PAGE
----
Your stomach is double-knotting, your palms are clammy. Your nerves bang inside your skull. What did I get myself into? you think as you sit in this classroom for the first time. You are stuck somewhere between chatty and shitting bricks. It’s the first semester of your MFA, probably your biggest accomplishment to date, and the workload alone will smack your head like brass knuckles. It’s a three-year-commitment that no one you know has attempted before. Only one of your parents graduated high school. The other one’s not sure what a grad-level creative writing program is. They both assumed parole officers, court rooms and jail cells might be your future. A family tradition, your rites-of-passage. But then you changed, lost your leg, straightened out. Got your bachelor’s degree.
To make things harder, you’re a writer of color. You have no business being here. You don’t belong, not with these bustling “academics,” these privileged people at this institution for higher learning. No way. Are you kidding? Grad school is for rich kids, for intellectuals, not you. Engineers and scientists, brilliant minds. Not for some struggling Chicano who likes to read and write down stories and poems. What makes you think you can hang, like this is YOUR gig? Look around you. No one else comes from where you do. Sure, a few gente perhaps and a Nigerian writer, and one Native American poet/memoirist. But even a lot of the material you’re asked to read is old and classic white. You are assigned to read Claudia Rankine and Roxane Gay, but also Joyce and Orwell and someone named Polansky. And, a large portion of your cohort, the staff and faculty, your colleagues, your university, looks, even thinks, very white.
How can this be? you ponder. In New Mexico, where a majority of the people are of color. Why is that? Are there no intelligent people from your community? Where are the Native lawyers and Chicanas receiving business degrees? Or the Mexican American professors, for that matter. Yes, there are a few, you know. But this is freakin’ New Mexico you’re talking about here. And then, who actually graduates and completes their degree? Usually, not you, according to the numbers. You are some sort of anomaly. It’s a miracle you’ve made it this far. To an institution built in your backyard, for you but not really for you. So, you feel lucky to have an opportunity to better yourself. The pressure is on. Better not mess this up.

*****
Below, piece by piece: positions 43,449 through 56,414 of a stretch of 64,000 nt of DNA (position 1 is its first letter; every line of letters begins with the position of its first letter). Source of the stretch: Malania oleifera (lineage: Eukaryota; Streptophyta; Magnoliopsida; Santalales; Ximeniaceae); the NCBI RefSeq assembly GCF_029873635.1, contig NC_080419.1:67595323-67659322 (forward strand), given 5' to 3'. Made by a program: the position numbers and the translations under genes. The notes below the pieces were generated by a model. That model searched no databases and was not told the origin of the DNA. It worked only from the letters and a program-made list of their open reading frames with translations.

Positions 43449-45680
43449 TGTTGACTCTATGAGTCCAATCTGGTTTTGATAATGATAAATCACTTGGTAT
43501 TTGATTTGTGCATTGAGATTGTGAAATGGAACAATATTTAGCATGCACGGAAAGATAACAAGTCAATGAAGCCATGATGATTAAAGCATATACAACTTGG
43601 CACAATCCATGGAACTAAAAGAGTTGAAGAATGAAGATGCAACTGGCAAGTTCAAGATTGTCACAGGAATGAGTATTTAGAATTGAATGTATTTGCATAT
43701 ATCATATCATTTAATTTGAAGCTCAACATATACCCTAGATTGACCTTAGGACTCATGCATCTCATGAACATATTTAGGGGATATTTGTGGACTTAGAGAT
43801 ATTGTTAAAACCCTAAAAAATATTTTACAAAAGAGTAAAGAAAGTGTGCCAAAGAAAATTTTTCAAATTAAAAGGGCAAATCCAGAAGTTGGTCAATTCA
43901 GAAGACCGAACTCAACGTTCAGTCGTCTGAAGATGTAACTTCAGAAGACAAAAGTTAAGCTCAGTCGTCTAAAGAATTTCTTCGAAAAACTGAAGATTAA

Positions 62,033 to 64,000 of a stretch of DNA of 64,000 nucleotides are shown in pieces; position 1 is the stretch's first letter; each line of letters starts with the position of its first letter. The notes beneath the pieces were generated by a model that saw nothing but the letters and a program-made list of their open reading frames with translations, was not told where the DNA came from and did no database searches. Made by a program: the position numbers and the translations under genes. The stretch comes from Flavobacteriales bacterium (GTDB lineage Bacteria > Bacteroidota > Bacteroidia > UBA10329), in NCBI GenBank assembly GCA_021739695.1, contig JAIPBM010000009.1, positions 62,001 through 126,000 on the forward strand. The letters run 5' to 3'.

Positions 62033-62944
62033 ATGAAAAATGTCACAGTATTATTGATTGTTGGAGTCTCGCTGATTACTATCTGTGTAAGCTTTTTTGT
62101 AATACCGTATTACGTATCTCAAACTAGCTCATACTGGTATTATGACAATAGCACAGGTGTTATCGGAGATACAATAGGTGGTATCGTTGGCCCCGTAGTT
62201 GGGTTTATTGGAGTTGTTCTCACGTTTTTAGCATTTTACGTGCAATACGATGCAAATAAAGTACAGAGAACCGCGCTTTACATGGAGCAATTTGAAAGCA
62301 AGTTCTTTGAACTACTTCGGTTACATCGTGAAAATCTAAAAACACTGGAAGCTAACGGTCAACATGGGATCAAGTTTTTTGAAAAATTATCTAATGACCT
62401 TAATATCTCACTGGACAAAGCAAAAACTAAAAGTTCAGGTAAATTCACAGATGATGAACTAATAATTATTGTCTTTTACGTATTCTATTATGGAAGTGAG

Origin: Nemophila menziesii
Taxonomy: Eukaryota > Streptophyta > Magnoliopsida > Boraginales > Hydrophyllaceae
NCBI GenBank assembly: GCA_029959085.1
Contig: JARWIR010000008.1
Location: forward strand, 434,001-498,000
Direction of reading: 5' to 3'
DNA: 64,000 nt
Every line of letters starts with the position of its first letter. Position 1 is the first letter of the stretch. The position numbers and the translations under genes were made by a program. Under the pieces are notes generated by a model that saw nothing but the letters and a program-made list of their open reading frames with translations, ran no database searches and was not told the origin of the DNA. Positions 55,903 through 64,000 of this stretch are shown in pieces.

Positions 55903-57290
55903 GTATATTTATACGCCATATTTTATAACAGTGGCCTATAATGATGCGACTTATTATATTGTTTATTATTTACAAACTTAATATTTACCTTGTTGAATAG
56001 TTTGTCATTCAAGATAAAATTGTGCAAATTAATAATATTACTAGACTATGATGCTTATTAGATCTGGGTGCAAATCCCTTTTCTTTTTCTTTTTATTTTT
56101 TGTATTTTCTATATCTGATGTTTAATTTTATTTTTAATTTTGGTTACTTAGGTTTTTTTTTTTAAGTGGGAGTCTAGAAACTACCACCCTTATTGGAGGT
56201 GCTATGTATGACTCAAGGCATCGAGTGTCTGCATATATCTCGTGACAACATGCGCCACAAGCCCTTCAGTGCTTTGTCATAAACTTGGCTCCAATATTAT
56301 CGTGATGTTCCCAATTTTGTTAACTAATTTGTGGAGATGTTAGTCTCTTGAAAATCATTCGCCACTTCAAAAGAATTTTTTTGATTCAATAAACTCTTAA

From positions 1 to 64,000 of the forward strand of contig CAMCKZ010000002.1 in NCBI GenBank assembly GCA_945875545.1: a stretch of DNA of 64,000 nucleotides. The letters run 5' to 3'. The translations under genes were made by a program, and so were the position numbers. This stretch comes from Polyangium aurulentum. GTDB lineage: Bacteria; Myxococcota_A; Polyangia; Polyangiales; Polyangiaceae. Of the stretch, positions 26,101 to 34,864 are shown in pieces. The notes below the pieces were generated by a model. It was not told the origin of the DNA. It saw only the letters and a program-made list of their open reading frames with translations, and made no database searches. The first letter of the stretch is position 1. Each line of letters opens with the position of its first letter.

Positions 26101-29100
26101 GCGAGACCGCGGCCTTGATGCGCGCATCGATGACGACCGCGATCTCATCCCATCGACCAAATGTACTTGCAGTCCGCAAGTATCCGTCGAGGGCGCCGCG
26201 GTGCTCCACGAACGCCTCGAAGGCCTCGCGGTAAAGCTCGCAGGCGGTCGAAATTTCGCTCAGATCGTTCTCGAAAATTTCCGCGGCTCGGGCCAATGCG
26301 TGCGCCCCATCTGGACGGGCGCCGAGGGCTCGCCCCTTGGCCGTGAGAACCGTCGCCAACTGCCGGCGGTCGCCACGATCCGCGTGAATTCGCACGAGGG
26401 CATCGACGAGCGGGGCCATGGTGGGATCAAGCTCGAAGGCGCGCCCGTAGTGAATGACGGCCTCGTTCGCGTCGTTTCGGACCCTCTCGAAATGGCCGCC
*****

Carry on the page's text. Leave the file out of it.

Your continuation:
You meet a lot of smart people from other places, here to research and study your home. To analyze it, then turn around and write reports and articles on it, leaving out important details and facets of the story. While you? You must fight to be heard. You must claw, for every inch, to tell your own story in your own words. You must try harder than everyone else. You must give more than one-hundred percent just for your voice to exist here, drowned-out by the prestigious talking heads. Your story, your past, is gritty and real, like dirt in your teeth from the wind. You do not, cannot, write about luxury or the finer, lighter, things in life, although you wish you could. The jealousy you experience about this makes you want to scream. At no one in particular. Who would listen anyway? Besides, if you speak up, then you’re simply overreacting. You risk looking like “the angry one.” You’re just loud and unappreciative. But, of course you’re pissed. You work hard for the bread crumbs you scrounge, while some have access to the whole factory.
The divisiveness of everything makes you feel isolated and competitive, and you know you’re not the only writer of color who feels this way. After all, we expected more unity when we arrived here, more community, since that’s what we came from and now suddenly lack. You’re used to having family around: an abuela (grandmother), a close cousin, a crazy uncle. In the MFA, you don’t have that kind of support system. Here, you’re second-rate. Here, you’re a low-priority learner compared to white students, with half the perks. We have it hard enough as it is, just making friends and connections. You know this from chatting with the other few writers of color. Through them, you receive the emotional support you seek. You also receive support from your Anglo professor, who tells you about impostor syndrome, which is when someone doubts their own accomplishments for fear of being discovered a fraud. According to researchers Dr. Pauline Clance and Dr. Suzanne Imes, impostor syndrome arises when one has a constant need for validation. For writers, it arrives when an artist lacks a sense of acknowledgement and value, regardless of the talent they possess or number of publications they achieve. They imagine their success is a result of luck, not of hard work or individual skill. Basically, you get in if someone gets you in. You wonder if writers of color suffer a sort of “double” impostor syndrome, where one feels not quite good enough—and not quite white enough—either way.